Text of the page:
ELEC ENG 4061 - Image Processing

North Terrace Campus - Semester 2 - 2018

This course is an introduction to image processing and image analysis techniques and concepts. Areas examined include: Imaging sensors and their principles; Image representation and storage, coding and compression techniques, lossy versus lossless; Techniques for noise reduction. Image enhancement including contrast manipulation, histogram equalization, edge highlighting; Filtering and transform techniques for image processing including two dimensional Fourier transforms, wavelets and convolution; Spatial transformations and image registration. Segmentation and thresholding techniques; Applications of morphology to image processing including erosion, dilation and hit-or-miss operations for binary and grey scale images; Image feature estimation such as edges, lines, corners, texture and simple shape measures. Object classification, template matching techniques and basic image based tracking will also be examined.

  • General Course Information
    Course Details
    Course Code ELEC ENG 4061
    Course Image Processing
    Coordinating Unit School of Electrical & Electronic Engineering
    Term Semester 2
    Level Undergraduate
    Location/s North Terrace Campus
    Units 3
    Contact Up to 4 hours per week
    Available for Study Abroad and Exchange Y
    Assumed Knowledge ELEC ENG 3033, COMP SCI 1008 COMP SCI 1009
    Assessment Examination (50%) and assignments (50%)
    Course Staff

    Course Coordinator: Dr Danny Gibbins

    Course Co-ordinator & lecturer: Dr. Danny Gibbins
    Email: danny.gibbins@adelaide.edu.au
    Office: Ingkarni Wardli 2.24
    Phone: 8313 3162
    Course Timetable

    The full timetable of all activities for this course can be accessed from Course Planner.

  • Learning Outcomes
    Course Learning Outcomes
    On successful completion of this course students will be able to:

    1 Demonstrate a knowledge of a broad range of fundamental image processing and image analysis techniques and concepts (linear and non-linear filtering, denoising, deblurring, edge detection, line finding, detection, morphological operators, compression, shape metrics and feature based recogniton)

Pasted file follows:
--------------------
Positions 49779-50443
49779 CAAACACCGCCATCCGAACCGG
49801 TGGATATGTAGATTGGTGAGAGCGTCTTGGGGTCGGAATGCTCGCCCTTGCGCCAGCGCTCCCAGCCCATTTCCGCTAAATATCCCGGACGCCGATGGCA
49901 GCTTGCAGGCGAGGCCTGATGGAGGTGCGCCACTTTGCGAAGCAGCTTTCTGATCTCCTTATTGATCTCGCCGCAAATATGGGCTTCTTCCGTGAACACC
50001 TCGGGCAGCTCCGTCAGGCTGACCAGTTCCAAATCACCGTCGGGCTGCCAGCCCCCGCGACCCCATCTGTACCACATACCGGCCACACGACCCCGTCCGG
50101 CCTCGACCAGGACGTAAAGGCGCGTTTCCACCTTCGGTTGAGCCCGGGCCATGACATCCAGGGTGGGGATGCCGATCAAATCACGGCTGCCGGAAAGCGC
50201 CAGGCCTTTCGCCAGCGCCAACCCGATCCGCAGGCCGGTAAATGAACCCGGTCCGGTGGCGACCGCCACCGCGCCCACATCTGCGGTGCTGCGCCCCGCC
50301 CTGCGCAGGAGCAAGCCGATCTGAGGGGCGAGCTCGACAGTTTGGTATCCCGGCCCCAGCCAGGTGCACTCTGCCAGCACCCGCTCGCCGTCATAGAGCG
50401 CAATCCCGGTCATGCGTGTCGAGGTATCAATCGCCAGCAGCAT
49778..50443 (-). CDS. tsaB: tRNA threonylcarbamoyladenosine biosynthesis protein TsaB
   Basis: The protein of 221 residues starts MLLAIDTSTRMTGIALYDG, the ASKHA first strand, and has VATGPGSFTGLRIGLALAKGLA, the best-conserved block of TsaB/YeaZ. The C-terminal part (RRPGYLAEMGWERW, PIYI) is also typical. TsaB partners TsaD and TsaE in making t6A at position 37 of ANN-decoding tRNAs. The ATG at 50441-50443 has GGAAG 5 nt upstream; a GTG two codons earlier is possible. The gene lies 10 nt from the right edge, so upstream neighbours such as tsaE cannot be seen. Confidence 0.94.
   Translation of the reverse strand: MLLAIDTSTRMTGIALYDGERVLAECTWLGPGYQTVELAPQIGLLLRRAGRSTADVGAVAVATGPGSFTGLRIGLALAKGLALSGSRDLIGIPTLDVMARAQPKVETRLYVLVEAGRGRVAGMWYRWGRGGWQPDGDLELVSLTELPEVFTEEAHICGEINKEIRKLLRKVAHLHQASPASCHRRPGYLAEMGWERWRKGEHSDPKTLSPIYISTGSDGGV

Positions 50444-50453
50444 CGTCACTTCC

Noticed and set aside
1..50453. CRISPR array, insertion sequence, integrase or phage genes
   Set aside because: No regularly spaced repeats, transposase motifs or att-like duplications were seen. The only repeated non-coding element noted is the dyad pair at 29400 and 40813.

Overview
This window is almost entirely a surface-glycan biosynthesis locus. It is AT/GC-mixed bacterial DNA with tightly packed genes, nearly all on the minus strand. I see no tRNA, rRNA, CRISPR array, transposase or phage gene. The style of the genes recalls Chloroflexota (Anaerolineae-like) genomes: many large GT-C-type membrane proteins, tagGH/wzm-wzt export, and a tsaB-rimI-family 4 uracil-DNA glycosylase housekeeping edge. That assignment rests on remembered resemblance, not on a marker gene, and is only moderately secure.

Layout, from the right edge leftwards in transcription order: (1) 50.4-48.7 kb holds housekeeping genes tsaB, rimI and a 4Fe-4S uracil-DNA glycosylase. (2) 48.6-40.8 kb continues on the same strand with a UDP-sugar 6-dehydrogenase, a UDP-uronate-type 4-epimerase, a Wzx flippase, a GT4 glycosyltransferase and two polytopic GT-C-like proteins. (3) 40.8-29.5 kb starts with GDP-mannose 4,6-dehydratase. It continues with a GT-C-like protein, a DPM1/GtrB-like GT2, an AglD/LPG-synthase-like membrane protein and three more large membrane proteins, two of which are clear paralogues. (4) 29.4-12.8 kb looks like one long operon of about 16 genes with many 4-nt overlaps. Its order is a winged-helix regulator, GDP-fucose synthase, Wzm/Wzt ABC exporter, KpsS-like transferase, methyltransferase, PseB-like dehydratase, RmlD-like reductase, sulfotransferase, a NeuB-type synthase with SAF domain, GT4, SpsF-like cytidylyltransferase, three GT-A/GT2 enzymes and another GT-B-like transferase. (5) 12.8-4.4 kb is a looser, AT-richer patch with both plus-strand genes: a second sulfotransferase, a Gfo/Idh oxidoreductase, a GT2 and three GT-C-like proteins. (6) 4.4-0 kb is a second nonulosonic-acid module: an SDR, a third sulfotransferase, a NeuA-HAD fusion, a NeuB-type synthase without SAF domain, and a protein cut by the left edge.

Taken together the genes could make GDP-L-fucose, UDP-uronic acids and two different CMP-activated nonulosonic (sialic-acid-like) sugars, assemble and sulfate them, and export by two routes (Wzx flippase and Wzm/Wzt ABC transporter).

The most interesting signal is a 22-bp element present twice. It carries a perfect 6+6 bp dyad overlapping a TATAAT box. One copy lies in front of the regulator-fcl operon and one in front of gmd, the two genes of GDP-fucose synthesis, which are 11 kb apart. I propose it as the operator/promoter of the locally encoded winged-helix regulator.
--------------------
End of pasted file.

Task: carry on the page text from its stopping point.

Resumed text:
2 Identify, Demonstrate and apply their knowledge by analysing image processing problems and recognising and employing (or proposing) effective solutions
    3 Design and create practical solutions to a range of common image processing problems and to critically assess the results of their solutions, including shortcomings

    The above course learning outcomes are aligned with the Engineers Australia Stage 1 Competency Standard for the Professional Engineer.
    The course is designed to develop the following Elements of Competency: 1.1   1.2   1.3   1.5   2.1   2.2   3.2   3.4   3.5   

    University Graduate Attributes

    This course will provide students with an opportunity to develop the Graduate Attribute(s) specified below:

    University Graduate Attribute Course Learning Outcome(s)
    Deep discipline knowledge
    • informed and infused by cutting edge research, scaffolded throughout their program of studies
    • acquired from personal interaction with research active educators, from year 1
    • accredited or validated against national or international standards (for relevant programs)
    Critical thinking and problem solving
    • steeped in research methods and rigor
    • based on empirical evidence and the scientific approach to knowledge development
    • demonstrated through appropriate and relevant assessment
    2, 3
    Teamwork and communication skills
    • developed from, with, and via the SGDE
    • honed through assessment and practice throughout the program of studies
    • encouraged and valued in all aspects of learning
    Career and leadership readiness
    • technology savvy
    • professional and, where relevant, fully accredited
    • forward thinking and well informed
    • tested and validated by work based experiences
    Self-awareness and emotional intelligence
    • a capacity for self-reflection and a willingness to engage in self-appraisal